Jessenia’s Story


“My name is Jessenia, I am 19 years old and have a single ventricle heart condition. In October 2023, I started a 2-year level 3 apprenticeship at my local hospital in Milton Keynes to train to become a registered pharmacy technician. I chose to do an apprenticeship as I felt university was not for me due to previous struggles with keeping up in school but also because there are no universities in Milton Keynes and I did not feel comfortable with moving away from home because this is not something I have done before. Applying for an apprenticeship was a daunting process. I had been applying for various apprenticeships for 6 months prior to getting the one I am currently doing and received a lot of rejection due to my lack of experience as I had not worked before which was really disheartening but I felt it was important to remind myself that maybe it was for the best and that something better was to come. I believe that since stepping into the world of work I have become happier, more independent and have gained more confidence. I really think an apprenticeship was the best route for me as I enjoy the balance of completing written work and online courses alongside taking part in practical training.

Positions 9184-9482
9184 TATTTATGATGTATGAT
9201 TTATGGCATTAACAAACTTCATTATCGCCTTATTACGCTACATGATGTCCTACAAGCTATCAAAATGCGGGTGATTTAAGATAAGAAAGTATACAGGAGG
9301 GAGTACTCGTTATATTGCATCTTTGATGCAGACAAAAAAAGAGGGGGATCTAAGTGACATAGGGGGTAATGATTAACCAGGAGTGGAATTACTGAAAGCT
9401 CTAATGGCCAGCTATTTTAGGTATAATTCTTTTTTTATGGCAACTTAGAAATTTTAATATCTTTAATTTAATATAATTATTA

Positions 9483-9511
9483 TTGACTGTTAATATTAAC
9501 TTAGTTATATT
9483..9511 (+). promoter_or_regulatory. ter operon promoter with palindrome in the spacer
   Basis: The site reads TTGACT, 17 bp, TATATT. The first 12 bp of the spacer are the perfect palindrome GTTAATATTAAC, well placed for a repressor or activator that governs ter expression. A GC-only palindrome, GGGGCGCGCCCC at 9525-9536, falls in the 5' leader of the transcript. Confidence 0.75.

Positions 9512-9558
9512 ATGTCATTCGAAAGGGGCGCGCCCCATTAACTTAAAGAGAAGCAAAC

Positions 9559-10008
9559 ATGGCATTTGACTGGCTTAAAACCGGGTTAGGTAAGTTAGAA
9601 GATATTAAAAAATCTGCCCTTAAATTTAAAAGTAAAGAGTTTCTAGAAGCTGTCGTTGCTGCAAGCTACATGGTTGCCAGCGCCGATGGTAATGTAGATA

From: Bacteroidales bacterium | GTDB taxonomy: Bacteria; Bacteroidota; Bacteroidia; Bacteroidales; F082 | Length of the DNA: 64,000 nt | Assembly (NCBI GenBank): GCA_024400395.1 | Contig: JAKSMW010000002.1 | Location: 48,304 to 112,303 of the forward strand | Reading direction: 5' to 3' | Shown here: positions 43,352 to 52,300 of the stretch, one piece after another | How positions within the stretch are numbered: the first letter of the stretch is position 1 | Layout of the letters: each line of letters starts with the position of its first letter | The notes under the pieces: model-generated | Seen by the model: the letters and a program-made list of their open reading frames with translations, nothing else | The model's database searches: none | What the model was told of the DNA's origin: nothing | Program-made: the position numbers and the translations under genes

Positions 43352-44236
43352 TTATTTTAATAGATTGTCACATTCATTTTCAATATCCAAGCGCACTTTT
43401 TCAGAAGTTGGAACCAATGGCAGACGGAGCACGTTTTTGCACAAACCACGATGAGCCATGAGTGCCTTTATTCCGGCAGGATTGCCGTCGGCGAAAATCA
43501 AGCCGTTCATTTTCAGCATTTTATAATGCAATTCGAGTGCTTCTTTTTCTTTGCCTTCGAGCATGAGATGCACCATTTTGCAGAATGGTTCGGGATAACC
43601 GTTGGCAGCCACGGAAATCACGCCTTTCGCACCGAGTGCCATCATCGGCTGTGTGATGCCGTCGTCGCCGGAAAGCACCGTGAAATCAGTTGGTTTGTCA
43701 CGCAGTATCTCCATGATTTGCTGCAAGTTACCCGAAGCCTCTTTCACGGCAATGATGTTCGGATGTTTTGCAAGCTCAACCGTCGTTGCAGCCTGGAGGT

When filling out the application for my apprenticeship I was not made to disclose my heart condition, all I was required to do was answer ‘yes or no’ to the question ‘Do you consider yourself to have a disability?’ But in my interview, I personally chose to be open and honest and so explained my heart condition to the interviewers but this did not have to be done. When I got the job, I had a conversation with the occupational health team before starting so that they had information about my heart condition on record like how it affects my day to day life and any adjustments I may need to carry out my role effectively. When I started my apprenticeship, a individualised risk assessment was carried out by my line manager and myself to identify anything that may pose a risk to me but not necessarily to others because of the fact that I use an electric wheelchair to get around when I go further afield within the hospital. I also explained how I may need to take time off for appointments and I was met with understanding as well as assistance in organising how this would be done. I was advised to fill out an ‘employee passport’ with my line manager which will move around with me if I were to change roles within my workplace and has information about my condition and how best to support me. I was also advised to submit an application for ‘Access to Work’ on the government website which is a grant that will be given to the employer which can be put towards implementing any adjustments I may need. The training provider who runs my course are also aware of my heart condition and have offered me additional support to help me get through the course. I make sure to have regular reviews with both my line manager and my course tutor to assess how I am getting on. Once I have completed this course and qualify as a pharmacy technician, I can register with the relevant professional bodies and then go on to apply for other jobs as well as progress further with more training if I wish to do so.”